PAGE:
Jerin stopped his mind from wandering and checked the address again. Rebecca said he was to “house-sit.” The owners would be gone for a few months on an extended around the world luxury holiday. He was to occupy the residence and take care of any problems that may arise. He’d asked Becky why they hadn’t just hired a guard.
“They want the house to appear to be lived in.”
“Couldn’t a guard do that?”
“Jerin, my job is to supply the manpower. I’m thankful that they want to use my services. As long as I’m getting paid to do a job that’s legal, I’m not going to supply alternate means to my customers. That would be bad for my business.” She’d smiled at him and given him the look he’d come to understand meant “men can be really stupid at times.”
“I suppose it would.”
She’d handed him the paperwork, key, and the address and told him to get a move on.
It had taken him a while to find the place. The man in Petts Wood had told him it was just up the lane. Now, he understood why the owners wanted someone to live in the place. It was difficult to find and quite secluded, hidden as it was in a thickly wooded area. The bumpy and rut filled lane was actually the driveway that led to the house. Careful maneuvering was required to navigate the road. What felt like miles later his destination came into view. The house appeared to be more like a cottage. Its stone face front was almost hidden by the overgrowth surrounding it. If not for the purple door, standing brightly amid the trees, bushes and shrubs obscuring the building, he would have passed it by, that is if the lane had continued on. He parked his car in a flat graveled area that seemed perfectly suited to the task. “I guess this job won’t be getting me back to Setera,” he mused.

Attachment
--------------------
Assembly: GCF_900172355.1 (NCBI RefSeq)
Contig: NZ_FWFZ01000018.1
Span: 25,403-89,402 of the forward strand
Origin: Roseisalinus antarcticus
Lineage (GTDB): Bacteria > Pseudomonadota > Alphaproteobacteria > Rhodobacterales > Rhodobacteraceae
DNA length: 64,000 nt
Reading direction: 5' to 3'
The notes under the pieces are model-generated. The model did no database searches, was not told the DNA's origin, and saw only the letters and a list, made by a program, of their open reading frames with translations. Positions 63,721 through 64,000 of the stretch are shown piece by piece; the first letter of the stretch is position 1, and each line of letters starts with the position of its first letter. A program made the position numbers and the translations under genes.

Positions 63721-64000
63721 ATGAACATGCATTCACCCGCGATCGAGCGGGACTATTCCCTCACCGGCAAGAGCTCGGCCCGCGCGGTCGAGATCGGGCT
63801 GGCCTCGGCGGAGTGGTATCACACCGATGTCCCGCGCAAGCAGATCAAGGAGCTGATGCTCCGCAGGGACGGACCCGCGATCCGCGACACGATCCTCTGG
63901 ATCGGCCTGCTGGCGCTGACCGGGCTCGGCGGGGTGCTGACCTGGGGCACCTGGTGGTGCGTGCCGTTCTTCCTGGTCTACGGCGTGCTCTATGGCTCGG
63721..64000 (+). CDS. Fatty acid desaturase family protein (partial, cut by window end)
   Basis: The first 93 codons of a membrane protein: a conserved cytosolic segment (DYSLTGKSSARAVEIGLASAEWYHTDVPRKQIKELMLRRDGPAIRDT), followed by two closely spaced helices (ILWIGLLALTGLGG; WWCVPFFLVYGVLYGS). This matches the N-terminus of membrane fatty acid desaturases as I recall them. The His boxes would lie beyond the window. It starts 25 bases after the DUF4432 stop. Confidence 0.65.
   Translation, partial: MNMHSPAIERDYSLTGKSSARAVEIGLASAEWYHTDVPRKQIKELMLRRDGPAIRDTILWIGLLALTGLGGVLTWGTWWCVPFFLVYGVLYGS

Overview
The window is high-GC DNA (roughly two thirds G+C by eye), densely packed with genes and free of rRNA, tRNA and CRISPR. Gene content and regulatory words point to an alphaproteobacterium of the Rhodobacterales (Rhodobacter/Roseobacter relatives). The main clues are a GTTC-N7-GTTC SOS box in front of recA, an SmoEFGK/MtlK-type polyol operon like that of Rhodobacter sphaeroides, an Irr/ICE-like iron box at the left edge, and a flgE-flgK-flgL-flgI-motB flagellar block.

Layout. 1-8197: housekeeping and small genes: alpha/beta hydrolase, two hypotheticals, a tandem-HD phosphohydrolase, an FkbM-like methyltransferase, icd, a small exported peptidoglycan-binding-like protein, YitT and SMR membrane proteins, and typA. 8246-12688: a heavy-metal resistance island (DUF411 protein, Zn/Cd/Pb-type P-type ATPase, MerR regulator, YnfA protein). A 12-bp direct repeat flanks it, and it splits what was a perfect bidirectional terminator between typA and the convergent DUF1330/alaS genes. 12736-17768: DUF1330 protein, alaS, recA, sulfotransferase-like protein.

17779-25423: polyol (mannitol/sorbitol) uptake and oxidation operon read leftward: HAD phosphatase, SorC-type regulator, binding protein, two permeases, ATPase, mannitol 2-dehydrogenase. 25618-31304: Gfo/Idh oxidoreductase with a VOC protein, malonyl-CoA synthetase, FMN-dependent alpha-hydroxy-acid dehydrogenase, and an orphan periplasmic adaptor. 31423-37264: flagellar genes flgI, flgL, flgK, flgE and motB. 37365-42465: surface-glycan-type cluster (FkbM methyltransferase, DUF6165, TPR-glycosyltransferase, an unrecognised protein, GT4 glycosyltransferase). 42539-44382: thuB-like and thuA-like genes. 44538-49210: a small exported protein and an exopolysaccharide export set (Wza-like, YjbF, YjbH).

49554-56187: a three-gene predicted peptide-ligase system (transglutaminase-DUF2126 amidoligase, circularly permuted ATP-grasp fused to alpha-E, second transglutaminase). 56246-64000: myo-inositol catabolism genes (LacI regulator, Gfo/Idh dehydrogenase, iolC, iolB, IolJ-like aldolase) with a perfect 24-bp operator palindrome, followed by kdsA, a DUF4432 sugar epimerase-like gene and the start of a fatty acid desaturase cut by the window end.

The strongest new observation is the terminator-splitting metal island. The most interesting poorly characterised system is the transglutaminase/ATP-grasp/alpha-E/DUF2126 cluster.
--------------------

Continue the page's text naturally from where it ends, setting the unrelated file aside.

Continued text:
As he walked toward the door, he fished the key out of his pocket.
* * * *
Kaley went still as stone and felt the blood drain from her face when she heard the door creak open. Her heart began to pump a frantic rhythm. Quietly and with great care, she opened cabinet doors searching for a weapon. Breaths came in short pants as her fingers closed around the cast iron frying pan she found.